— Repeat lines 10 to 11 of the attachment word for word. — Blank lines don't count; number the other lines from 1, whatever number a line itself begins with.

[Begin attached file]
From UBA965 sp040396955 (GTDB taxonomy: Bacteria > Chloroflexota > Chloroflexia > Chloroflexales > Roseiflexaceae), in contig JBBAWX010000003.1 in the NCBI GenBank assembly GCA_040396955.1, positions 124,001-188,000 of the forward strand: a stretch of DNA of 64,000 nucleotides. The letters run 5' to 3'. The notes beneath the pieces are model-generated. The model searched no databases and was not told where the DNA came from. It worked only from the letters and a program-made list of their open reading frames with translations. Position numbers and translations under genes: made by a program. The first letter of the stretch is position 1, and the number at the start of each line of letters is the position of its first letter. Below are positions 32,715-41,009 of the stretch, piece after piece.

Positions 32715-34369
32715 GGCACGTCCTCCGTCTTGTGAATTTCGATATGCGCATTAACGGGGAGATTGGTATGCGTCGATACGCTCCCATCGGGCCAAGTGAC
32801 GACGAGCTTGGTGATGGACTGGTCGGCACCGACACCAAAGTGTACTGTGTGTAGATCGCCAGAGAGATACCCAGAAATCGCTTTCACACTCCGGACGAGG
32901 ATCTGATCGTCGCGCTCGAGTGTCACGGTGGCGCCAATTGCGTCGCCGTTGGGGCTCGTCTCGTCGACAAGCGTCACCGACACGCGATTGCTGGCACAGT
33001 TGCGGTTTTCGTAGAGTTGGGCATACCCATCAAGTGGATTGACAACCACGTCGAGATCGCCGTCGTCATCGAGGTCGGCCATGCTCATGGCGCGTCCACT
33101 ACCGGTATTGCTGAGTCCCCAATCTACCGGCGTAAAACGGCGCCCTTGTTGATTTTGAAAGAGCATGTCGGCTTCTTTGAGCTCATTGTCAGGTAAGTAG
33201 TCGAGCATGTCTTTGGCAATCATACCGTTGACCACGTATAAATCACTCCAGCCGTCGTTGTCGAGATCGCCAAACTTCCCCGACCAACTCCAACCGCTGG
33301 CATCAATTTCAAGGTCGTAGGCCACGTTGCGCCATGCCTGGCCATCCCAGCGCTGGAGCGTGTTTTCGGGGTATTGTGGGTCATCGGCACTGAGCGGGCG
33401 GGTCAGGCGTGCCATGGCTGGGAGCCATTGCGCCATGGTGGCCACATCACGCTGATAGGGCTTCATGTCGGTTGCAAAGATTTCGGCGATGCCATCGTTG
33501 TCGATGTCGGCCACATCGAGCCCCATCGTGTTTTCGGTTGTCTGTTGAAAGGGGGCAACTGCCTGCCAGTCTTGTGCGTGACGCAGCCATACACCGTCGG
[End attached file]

33401 GGTCAGGCGTGCCATGGCTGGGAGCCATTGCGCCATGGTGGCCACATCACGCTGATAGGGCTTCATGTCGGTTGCAAAGATTTCGGCGATGCCATCGTTG
33501 TCGATGTCGGCCACATCGAGCCCCATCGTGTTTTCGGTTGTCTGTTGAAAGGGGGCAACTGCCTGCCAGTCTTGTGCGTGACGCAGCCATACACCGTCGG